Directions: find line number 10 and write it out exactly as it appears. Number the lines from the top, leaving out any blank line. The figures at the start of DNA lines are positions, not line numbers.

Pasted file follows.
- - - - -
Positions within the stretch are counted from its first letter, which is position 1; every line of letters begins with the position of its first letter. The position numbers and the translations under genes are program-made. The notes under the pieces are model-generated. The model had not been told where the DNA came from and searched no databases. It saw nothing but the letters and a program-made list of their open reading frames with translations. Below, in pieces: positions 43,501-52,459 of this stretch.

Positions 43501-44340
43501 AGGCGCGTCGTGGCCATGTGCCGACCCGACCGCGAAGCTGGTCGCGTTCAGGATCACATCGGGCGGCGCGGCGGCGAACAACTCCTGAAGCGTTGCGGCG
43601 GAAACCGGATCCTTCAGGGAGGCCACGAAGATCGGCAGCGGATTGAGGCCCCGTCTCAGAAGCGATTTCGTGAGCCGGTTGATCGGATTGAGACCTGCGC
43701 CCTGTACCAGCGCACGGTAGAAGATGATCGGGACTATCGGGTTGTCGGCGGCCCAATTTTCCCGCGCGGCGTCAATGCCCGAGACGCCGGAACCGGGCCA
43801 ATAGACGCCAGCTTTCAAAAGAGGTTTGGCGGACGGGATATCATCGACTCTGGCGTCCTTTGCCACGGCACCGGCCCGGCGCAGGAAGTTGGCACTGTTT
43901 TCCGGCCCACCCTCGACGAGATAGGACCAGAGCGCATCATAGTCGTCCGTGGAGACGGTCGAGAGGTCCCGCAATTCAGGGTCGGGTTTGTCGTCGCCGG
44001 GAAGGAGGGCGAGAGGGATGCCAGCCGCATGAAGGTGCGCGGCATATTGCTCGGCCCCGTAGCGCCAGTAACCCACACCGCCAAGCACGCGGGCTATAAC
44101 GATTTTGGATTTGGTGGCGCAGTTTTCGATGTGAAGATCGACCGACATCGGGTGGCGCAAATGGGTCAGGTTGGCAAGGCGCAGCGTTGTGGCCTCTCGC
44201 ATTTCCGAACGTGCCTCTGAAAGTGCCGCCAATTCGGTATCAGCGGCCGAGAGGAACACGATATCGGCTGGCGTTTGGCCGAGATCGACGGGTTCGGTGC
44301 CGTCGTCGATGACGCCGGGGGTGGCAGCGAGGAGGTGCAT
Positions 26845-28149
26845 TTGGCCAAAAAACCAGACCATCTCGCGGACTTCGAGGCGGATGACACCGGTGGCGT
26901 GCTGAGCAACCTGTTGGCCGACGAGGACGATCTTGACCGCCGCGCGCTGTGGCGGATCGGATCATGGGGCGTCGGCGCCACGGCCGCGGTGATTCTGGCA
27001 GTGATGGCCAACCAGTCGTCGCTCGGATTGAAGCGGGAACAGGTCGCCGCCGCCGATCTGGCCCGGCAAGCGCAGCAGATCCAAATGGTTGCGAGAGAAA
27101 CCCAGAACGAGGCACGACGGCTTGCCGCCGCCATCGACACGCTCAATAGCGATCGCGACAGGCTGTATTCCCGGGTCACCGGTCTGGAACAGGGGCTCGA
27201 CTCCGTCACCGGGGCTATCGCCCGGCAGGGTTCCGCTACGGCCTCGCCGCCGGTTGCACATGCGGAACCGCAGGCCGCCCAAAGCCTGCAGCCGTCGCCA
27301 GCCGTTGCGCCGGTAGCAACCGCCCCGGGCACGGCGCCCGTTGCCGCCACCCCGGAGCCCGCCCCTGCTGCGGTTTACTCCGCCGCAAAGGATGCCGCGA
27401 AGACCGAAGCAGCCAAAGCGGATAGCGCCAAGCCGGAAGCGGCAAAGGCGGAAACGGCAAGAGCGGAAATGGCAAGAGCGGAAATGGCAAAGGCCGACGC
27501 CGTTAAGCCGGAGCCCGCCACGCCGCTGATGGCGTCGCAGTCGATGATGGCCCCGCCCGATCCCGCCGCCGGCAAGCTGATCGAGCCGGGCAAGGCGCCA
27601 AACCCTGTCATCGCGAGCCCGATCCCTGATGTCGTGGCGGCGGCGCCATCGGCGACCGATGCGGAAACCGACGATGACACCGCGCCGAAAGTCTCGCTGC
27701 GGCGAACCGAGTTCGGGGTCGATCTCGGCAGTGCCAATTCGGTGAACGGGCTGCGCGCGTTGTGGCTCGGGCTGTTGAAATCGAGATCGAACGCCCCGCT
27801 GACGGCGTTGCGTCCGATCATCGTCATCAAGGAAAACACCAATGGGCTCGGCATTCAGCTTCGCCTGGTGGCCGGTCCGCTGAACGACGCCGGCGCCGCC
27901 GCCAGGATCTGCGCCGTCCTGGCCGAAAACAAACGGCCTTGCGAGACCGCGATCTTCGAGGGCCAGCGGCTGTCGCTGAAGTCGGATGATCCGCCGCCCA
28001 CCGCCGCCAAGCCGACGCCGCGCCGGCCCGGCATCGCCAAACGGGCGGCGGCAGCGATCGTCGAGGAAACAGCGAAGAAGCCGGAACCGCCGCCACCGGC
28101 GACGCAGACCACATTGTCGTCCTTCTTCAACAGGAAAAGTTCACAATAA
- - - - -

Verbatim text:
44201 ATTTCCGAACGTGCCTCTGAAAGTGCCGCCAATTCGGTATCAGCGGCCGAGAGGAACACGATATCGGCTGGCGTTTGGCCGAGATCGACGGGTTCGGTGC